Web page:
Erikson’s Fifth Stage of Psychosocial Development

As a developmental psychologist and psychoanalyst, Erik Erikson crafted eight stages of human psychosocial development. The stage that has impacted my life the most is Identity versus Role Confusion, the fifth stage. This stage deals with adolescents twelve to eighteen years old. Erikson’s fifth stage prompts teens, like me, to ask ourselves who we want to be, what we want out of life, and what values and beliefs we live by.

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Erikson’s Fifth Stage of Psychosocial Development
Erik Erikson was a developmental psychologist and psychoanalyst known for his theory of human psychosocial development (New World Encyclopedia, 2013). Erikson’s theory has eight stages. They span from birth to death. According to Gorrindo, Fishel, and Beresin (2012, pg. 282-283), “Erikson’s stages . . . describe challenges for the individual based on cognitive, emotional, and interpersonal/social issues.” Erikson’s model of psychosocial development consists of those eight stages, but each stage is characterized by a psychological “crisis” (New World Encyclopedia, 2013). The Encyclopedia has stated that “when the outcome of the crisis is favorable, the person achieves a certain virtue or strength; when it is unsuccessful, the person develops a maladaptive character and continues to struggle with this conflict later in life.”

The theoretical stage that most impacted my development is Erikson’s fifth stage, Identity versus Role Confusion, which takes place in the adolescent years of twelve to eighteen. As described in Myers’ Psychology textbook (2010, pg. 201), the fifth stage addresses teenagers working at refining a sense of self by testing roles and then integrating them to form a single identity, or they become confused about who they are. Erikson’s fifth stage makes adolescents wonder, “Who am I as an individual? What do I want to do with my life? What values should I live by? What do I believe in?” Erikson called this quest the adolescent’s search for identity. Identity versus Role Confusion is a very important stage because it helps you figure out who you are and what you will do in life. In this stage you form an identity or image of yourself, or you become confused about your role in society. Identity refers to the organization of the individual’s drives, abilities, beliefs, and history into a consistent image of self (Kasinath, 2013, pg. 1).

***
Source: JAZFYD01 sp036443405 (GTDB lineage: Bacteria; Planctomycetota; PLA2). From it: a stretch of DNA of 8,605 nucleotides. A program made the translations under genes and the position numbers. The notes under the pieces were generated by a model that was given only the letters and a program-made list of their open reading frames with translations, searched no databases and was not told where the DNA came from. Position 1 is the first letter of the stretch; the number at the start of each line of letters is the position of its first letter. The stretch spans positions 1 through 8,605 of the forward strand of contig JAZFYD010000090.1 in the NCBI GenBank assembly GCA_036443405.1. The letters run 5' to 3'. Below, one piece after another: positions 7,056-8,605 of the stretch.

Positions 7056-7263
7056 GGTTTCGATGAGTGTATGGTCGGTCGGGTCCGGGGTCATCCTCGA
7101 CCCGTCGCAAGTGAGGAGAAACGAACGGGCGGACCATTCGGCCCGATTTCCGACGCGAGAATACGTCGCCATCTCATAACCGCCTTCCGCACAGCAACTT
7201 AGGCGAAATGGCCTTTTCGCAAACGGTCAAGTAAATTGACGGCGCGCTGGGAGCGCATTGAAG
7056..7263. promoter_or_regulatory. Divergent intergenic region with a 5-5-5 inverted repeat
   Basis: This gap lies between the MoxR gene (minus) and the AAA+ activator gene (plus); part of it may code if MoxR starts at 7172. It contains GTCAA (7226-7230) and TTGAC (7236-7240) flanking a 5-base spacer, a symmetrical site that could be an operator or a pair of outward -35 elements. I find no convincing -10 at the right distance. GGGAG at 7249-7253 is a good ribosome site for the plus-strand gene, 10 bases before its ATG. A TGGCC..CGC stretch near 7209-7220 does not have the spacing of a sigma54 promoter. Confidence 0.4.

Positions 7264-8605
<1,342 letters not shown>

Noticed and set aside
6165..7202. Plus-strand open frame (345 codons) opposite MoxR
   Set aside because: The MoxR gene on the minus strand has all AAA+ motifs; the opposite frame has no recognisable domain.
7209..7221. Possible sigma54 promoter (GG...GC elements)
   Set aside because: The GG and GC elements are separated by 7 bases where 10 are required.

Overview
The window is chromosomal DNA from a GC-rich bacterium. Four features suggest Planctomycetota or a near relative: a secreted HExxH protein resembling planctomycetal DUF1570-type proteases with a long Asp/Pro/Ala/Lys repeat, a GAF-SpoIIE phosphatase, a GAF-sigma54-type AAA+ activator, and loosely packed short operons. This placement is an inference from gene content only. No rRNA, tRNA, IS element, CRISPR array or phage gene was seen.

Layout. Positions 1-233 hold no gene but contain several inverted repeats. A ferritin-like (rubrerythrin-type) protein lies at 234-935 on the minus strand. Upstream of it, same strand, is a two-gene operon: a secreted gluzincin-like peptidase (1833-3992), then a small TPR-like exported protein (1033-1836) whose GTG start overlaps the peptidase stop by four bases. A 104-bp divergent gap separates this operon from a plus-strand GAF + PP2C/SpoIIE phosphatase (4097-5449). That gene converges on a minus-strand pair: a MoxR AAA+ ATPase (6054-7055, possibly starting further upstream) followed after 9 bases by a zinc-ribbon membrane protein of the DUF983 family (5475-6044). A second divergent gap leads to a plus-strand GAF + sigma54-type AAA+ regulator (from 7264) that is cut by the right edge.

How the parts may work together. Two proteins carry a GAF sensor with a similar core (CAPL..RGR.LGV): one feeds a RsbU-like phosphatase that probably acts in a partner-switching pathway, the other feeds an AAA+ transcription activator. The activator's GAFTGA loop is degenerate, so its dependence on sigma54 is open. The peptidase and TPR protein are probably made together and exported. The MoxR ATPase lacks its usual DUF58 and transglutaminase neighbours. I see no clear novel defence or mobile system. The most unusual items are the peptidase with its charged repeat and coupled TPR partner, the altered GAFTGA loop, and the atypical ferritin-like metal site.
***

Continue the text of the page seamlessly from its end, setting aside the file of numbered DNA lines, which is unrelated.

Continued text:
According to the New World Encyclopedia (2013), Erikson’s search for his own personal identity led him to postulate the importance of personal identity in psychological growth. Erikson also believed that we continue to develop our personality, or identity, through adolescence and even throughout adulthood. Kasinath (2013, pg. 2) has suggested that “the components of identity that Erikson stressed are acceptance of one’s appearance, knowledge about where one is going, and recognition from others. Kasinath also states that “role confusion is most frequently caused by failure to formulate clear ideas about gender roles and by indecision about occupational choice.” So far, I have only been confused by what occupation I want to have. I have formed most parts of my identity, but because I am only fifteen years old, I am still continuing to create my sense of self. In this stage, childhood comes to an end.